The Zwinglibibel: A Reformed use of Images
The Reformers were not iconoclasts simpliciter. Vermigli believed that images should be used for the education of the laity, the only exception being the use of images during the liturgy. Also, Peter Matheson notes that via a humanistic education that exalted the art of rhetoric, the Reformers learned to use the pen as a paint brush to paint images upon the mind through eloquent and ornate speech. Another example of a Reformed use of images is the Zwinglibibel. This is the BIble translated into Swiss-German by Zwingli et alia in 1531. The Bible was full of images of significant persons, events, and even divine beings. For instance, the following is a print of the “Son of Man” from John’s Revelation:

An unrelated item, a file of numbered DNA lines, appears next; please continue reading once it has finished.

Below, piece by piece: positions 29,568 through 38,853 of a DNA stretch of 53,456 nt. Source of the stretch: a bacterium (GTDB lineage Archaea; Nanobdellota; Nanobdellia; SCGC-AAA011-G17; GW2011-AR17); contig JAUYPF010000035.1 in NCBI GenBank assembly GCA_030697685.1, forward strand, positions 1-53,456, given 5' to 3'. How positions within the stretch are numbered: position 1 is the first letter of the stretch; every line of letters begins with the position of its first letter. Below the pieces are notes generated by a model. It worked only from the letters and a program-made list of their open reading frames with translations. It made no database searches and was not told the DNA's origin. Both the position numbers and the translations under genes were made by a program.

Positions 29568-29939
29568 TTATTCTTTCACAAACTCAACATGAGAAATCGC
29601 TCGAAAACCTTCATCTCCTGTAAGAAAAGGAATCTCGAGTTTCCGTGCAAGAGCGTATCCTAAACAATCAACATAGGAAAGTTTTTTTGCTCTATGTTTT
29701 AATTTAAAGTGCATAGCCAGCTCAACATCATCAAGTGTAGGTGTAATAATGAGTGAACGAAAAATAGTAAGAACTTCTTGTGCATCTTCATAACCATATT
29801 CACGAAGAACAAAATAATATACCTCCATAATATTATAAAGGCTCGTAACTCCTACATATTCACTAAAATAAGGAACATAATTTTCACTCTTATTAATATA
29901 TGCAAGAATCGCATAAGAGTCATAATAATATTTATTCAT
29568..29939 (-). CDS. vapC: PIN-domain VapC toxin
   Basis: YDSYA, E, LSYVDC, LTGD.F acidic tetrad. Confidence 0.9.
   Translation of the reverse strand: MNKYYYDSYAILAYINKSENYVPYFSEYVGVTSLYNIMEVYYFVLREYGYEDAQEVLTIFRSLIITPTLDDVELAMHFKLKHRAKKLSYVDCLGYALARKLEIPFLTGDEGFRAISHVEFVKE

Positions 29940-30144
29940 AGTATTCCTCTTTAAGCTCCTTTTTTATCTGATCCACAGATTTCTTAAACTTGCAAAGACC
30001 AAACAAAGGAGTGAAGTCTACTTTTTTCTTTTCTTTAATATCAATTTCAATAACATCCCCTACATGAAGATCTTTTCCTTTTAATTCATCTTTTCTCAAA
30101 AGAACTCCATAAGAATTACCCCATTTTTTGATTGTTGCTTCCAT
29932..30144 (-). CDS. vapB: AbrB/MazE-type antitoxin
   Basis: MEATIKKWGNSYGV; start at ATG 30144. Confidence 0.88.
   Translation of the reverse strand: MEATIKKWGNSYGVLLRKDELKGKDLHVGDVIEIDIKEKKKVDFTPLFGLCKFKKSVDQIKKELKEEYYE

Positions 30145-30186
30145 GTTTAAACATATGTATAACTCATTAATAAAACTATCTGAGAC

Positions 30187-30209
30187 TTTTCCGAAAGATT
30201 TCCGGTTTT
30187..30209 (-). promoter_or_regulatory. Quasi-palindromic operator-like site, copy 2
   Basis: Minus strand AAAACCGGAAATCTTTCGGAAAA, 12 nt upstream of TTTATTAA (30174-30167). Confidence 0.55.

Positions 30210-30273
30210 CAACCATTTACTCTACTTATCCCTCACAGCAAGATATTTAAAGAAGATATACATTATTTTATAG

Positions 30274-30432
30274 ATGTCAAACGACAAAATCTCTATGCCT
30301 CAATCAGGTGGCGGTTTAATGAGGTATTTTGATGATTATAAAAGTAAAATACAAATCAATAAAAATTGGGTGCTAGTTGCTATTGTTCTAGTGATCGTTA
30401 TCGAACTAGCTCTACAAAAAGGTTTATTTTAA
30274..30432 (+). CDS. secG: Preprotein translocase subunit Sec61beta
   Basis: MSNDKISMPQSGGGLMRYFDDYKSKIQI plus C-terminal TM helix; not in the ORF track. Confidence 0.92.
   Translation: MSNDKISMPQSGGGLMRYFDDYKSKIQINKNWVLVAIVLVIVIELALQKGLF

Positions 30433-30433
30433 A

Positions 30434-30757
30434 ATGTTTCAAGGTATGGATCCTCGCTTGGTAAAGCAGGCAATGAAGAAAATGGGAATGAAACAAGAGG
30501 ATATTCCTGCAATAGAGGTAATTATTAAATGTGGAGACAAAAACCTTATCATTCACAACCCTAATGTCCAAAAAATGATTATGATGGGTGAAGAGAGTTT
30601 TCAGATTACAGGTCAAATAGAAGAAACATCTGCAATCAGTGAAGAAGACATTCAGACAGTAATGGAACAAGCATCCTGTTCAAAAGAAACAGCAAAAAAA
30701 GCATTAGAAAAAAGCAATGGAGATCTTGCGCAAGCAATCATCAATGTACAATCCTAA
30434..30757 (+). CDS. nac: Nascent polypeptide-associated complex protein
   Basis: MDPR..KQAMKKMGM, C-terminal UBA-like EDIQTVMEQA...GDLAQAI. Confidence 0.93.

Types like Karlstadt and many later Puritans would not have appreciated the insertion of images in to God’s Holy Word but Zwingli found it useful and necessary for the education of a mostly illiterate laity. The images were designed smaller so as not to distract the reader from the text, yet they were large enough and detailed in order to instruct the reader in the correct interpretation of the text.